Human Nail Clippings as a Source of DNA for Genetic Studies.

Truong L, Park HL, Chang SS, Ziogas A, Neuhausen SL, Wang SS, Bernstein L, Anton-Culver H - Open J Epidemiol (2015)

(a) PCR products of different amplicon sizes for CO1 and BRCA1. All 14 samples and negative controls (−) were loaded onto a 3% TBE agarose gel pre-stained with ethidium bromide, separated by electrophoresis, and viewed under UV light. M: 100 bp molecular ladder. (b) WGA products on 2% TBE agarose pre-stained with ethidium bromide, separated by electrophoresis, and viewed under UV light. M: 100bp molecular ladder.
© Copyright Policy - open-access
Related In: Results  -  Collection

License
Show All Figures
getmorefigures.php?uid=PMC4499506&req=5

Figure 1: (a) PCR products of different amplicon sizes for CO1 and BRCA1. All 14 samples and negative controls (−) were loaded onto a 3% TBE agarose gel pre-stained with ethidium bromide, separated by electrophoresis, and viewed under UV light. M: 100 bp molecular ladder. (b) WGA products on 2% TBE agarose pre-stained with ethidium bromide, separated by electrophoresis, and viewed under UV light. M: 100bp molecular ladder.
Mentions: All nail samples were successfully amplified by single-fragment PCR for both COI and BRCA1 when the amplicon sizes were up to ~400 bp (Figure 1(a)). Sample 4 showed weak signals for all reactions despite a high PicoGreen: NanoDrop ratio and 260/280 UV absorbance ratio of 1.61. However, its 260/230 UV absorbance ratio was 5.13, suggesting that a high salt concentration may have hindered the amplification reaction. The success rate decreased to 79% (11/14) when amplicon size was increased to 600 bp and was poorest at 900 bp, with only 50% (7/14) of samples being successfully amplified.

Bottom Line: From extracted nail DNA, we achieved amplicons up to a length of ~400 bp and >96% concordance for SNP genotyping and 100% concordance for -allele detection compared to DNA derived from matched blood samples.For whole-genome amplification, OmniPlex performed better than Multiple Displacement Amplification with a success rate of 89.3% and 76.8% for SNP genotyping and -allele detection, respectively.Concordance was ~98% for both methods.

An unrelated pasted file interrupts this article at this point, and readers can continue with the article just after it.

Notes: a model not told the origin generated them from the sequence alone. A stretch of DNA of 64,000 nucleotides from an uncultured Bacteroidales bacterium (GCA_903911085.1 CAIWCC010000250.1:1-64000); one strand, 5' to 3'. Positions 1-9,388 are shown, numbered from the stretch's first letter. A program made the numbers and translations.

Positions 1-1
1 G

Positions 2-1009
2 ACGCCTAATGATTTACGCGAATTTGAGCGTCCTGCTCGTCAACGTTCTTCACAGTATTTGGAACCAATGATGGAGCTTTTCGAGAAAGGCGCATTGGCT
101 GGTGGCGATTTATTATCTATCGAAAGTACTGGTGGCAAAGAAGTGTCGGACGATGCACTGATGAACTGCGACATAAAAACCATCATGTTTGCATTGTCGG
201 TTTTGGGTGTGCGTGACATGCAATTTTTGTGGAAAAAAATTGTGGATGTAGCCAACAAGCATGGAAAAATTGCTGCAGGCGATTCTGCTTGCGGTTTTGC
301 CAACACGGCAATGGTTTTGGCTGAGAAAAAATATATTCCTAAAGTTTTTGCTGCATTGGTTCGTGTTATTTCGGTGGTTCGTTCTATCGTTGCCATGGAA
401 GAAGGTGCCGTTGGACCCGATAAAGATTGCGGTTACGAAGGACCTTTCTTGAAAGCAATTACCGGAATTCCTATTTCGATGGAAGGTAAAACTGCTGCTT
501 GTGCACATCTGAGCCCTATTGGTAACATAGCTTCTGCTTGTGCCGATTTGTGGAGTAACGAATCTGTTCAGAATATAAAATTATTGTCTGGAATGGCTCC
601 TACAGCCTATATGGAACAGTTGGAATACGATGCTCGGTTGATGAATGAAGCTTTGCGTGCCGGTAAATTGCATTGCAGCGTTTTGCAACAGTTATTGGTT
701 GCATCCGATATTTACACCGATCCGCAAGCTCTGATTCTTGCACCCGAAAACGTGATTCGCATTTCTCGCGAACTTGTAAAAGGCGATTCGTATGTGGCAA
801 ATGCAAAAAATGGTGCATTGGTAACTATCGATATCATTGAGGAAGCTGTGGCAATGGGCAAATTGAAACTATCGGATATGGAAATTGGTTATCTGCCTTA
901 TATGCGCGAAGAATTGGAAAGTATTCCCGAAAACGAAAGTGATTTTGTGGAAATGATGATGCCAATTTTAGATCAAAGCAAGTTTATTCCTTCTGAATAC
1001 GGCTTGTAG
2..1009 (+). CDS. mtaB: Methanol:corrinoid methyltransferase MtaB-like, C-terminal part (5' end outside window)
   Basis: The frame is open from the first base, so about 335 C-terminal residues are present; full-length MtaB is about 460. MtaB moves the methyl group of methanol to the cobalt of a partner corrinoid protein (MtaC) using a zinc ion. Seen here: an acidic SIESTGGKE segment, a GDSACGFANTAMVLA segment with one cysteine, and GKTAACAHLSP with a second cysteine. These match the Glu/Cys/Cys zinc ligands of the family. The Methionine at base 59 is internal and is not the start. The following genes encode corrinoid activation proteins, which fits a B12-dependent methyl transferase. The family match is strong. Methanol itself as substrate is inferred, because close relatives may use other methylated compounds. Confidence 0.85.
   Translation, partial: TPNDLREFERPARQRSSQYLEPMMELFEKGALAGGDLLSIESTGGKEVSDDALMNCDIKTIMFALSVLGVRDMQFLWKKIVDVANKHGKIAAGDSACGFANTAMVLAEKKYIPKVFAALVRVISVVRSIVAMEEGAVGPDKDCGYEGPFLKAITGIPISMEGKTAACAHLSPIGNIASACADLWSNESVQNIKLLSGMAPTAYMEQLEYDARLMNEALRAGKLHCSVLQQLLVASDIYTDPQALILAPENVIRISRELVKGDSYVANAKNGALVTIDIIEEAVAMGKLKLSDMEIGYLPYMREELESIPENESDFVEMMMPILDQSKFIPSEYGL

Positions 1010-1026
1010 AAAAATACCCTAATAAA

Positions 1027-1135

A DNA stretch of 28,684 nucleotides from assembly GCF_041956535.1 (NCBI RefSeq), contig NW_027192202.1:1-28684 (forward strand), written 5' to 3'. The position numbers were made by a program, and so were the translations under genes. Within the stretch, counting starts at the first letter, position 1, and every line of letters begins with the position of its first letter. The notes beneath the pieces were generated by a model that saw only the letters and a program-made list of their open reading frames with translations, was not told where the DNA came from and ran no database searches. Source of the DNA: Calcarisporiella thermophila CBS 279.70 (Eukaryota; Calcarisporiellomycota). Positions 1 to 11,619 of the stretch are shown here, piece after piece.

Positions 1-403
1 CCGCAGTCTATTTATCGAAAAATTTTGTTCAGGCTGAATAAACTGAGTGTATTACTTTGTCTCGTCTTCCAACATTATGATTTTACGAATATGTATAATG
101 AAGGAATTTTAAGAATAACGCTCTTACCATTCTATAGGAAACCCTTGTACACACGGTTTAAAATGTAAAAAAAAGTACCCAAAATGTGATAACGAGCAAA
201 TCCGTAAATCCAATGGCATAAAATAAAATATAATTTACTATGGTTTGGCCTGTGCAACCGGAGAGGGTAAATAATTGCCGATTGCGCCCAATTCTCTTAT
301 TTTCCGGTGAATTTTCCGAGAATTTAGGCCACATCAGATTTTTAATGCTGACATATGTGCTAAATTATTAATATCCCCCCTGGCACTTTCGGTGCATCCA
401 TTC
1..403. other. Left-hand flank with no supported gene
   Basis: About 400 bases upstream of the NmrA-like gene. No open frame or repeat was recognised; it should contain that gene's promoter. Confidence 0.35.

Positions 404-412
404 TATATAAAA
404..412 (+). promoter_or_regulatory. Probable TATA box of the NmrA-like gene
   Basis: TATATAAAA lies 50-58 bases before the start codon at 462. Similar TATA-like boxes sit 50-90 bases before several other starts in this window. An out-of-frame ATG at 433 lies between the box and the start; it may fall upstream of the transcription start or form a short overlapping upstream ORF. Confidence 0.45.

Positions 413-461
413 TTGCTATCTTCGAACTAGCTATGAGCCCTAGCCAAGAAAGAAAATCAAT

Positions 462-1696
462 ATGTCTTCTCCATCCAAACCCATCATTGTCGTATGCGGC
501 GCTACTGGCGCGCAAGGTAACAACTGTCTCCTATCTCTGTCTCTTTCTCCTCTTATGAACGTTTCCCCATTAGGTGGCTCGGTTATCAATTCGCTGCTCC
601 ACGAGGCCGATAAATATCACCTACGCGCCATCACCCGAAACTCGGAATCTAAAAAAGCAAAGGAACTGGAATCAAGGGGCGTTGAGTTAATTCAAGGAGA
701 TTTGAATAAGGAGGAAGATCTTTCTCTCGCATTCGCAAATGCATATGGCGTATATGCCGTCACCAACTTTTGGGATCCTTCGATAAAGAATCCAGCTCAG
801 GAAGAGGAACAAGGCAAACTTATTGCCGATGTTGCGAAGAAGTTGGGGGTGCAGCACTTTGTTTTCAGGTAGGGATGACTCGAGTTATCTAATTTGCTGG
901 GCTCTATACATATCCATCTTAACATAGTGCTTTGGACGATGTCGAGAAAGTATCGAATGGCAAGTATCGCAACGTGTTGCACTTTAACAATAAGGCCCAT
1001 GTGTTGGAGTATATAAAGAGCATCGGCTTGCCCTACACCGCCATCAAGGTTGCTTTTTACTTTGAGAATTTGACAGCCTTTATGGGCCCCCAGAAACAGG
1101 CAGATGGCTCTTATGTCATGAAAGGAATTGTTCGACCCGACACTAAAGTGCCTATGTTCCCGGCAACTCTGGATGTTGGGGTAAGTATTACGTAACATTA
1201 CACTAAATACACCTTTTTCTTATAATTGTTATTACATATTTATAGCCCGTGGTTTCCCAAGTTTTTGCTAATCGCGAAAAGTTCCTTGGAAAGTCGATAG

View Article: PubMed Central - PubMed

Affiliation: Department of Epidemiology, Genetic Epidemiology Research Institute, University of California, Irvine, CA, USA.

ABSTRACT

Blood samples have traditionally been used as the main source of DNA for genetic analysis. However, this source can be difficult in terms of collection, transportation, and long-term storage. In this study, we investigated whether human nail clippings could be used as a source of DNA for SNP genotyping, -allele detection, and whole-genome amplification. From extracted nail DNA, we achieved amplicons up to a length of ~400 bp and >96% concordance for SNP genotyping and 100% concordance for -allele detection compared to DNA derived from matched blood samples. For whole-genome amplification, OmniPlex performed better than Multiple Displacement Amplification with a success rate of 89.3% and 76.8% for SNP genotyping and -allele detection, respectively. Concordance was ~98% for both methods. When combined with OmniPlex whole-genome amplification, human nail clippings could potentially be used as an alternative to whole blood as a less invasive and more convenient source of DNA for genotyping studies.

No MeSH data available.